I began this blog as a way to learn about blogs and blogging for instruction and scholarly interaction and outreach. My first post is here, on blogging and what it is and what it might be good for.
I began this blog using Blogger, which I quite liked, and still like, but thought I’d try using Radio, lured in part by teh Categories option. Using Radio was pretty awful. The support was non existent, the only good documentation was written by a horribly treated user, and the Mac UI was, I think, designed by someone who thought it was Windows with prettier colors.
I moved to MovableType, and liked it much better, for a while, but then Six Apart got very odd about pricing, and the updates kept breaking previous templates, so I moved to WordPress, and created lisaspangenberg.com as a “professional” site. I’ve also slightly changed the purpose of this blog; IT began out of my interest in Instructional Technology. I’d been the Instructional Technology Coordinator at UCLA’s Humanities Division for several years, working with LMSs (WebCT) and having determined that WebCT and Blackboard were both hideously awful, I wanted to try using opensource CMS and blogging systems instead because the tended to have decent UIs, support, and they actually worked.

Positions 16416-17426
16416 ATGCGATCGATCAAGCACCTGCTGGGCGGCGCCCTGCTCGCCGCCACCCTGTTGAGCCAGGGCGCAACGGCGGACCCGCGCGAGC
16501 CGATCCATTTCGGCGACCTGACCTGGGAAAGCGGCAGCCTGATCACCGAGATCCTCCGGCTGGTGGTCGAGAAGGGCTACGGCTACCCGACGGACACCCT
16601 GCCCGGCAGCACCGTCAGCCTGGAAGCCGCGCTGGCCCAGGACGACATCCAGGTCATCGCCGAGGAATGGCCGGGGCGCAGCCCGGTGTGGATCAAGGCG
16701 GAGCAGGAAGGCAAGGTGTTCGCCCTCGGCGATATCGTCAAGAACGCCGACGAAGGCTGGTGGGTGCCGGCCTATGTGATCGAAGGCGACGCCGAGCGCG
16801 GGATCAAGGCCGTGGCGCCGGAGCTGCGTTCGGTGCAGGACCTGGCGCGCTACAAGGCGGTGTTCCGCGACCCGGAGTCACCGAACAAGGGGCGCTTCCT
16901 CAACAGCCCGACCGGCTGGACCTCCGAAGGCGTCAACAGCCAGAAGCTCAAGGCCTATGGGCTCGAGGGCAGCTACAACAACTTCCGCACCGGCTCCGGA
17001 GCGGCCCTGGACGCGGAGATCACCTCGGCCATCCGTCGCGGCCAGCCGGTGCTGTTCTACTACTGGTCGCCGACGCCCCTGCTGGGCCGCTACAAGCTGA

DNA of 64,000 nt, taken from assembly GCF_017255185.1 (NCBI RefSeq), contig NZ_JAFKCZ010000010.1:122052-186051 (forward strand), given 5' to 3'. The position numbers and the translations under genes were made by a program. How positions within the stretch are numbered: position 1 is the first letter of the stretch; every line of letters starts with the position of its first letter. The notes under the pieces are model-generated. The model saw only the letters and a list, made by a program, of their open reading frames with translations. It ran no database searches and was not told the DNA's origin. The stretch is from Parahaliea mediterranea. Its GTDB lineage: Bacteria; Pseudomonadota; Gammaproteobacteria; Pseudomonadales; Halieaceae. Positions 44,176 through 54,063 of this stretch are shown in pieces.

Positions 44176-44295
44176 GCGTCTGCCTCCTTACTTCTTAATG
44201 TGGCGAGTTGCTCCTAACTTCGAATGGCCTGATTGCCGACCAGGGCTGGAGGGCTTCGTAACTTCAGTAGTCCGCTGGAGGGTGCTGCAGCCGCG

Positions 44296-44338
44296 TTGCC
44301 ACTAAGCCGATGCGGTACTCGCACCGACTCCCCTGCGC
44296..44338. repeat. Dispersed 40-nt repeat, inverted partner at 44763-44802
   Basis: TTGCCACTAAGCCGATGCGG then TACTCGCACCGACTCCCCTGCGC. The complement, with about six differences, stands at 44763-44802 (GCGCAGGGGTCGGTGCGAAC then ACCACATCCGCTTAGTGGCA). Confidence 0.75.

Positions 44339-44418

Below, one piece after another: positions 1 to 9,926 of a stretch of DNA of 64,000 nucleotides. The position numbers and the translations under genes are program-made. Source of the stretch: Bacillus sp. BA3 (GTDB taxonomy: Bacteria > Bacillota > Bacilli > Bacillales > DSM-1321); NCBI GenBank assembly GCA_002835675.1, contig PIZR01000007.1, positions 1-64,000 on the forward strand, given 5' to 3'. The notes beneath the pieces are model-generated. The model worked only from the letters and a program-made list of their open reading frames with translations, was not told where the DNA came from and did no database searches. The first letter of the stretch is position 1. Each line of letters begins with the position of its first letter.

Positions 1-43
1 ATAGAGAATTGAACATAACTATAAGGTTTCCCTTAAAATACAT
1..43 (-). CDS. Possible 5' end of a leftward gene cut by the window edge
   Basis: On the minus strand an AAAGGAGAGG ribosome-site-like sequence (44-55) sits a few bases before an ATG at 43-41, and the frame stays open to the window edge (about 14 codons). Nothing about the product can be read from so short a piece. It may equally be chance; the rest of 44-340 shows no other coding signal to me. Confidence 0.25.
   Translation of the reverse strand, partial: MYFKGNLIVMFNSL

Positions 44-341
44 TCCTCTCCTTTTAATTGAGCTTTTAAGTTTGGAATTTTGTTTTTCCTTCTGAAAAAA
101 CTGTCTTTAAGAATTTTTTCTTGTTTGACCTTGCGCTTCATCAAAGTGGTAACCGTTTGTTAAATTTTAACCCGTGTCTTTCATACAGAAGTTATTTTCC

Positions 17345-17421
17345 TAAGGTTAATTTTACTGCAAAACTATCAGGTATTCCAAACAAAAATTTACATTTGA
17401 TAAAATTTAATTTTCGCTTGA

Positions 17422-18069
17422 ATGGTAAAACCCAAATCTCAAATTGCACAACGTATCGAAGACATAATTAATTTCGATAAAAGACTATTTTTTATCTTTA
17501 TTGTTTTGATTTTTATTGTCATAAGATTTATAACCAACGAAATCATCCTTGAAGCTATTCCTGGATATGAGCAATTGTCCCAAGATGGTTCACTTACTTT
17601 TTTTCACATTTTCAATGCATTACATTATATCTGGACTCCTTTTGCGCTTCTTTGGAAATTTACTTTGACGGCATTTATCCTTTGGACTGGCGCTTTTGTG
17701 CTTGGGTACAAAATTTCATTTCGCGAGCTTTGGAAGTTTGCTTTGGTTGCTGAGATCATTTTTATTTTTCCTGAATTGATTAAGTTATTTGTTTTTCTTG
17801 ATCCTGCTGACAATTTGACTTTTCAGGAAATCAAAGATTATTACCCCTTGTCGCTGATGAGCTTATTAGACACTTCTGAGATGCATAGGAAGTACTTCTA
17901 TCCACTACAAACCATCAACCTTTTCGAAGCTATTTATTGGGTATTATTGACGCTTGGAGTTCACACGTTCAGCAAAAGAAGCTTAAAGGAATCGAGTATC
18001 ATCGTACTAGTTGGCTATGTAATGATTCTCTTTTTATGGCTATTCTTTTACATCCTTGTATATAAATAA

Since then, I’ve finished my Ph.D., I’ve used Blogger and LiveJournal and WordPress for teaching, and worked in a software production environment creating and managing the work flow for content-driven media-rich brain games for seniors. I’ve tech edited a stack of consumer Mac books, been a super moderator and sys admin for a very large and active writers’ forum (Absolute Write; if you write you should go there and look around) and blogged for a lot of different publishers and companies.
My scope for this blog has consequently changed. So has the title. IT: Technology, Language and Culture.
Thanks guys, all you people writing about technology and language and culture and pedagogy, I’ve learned a lot from you. I’m looking forward to another eight years.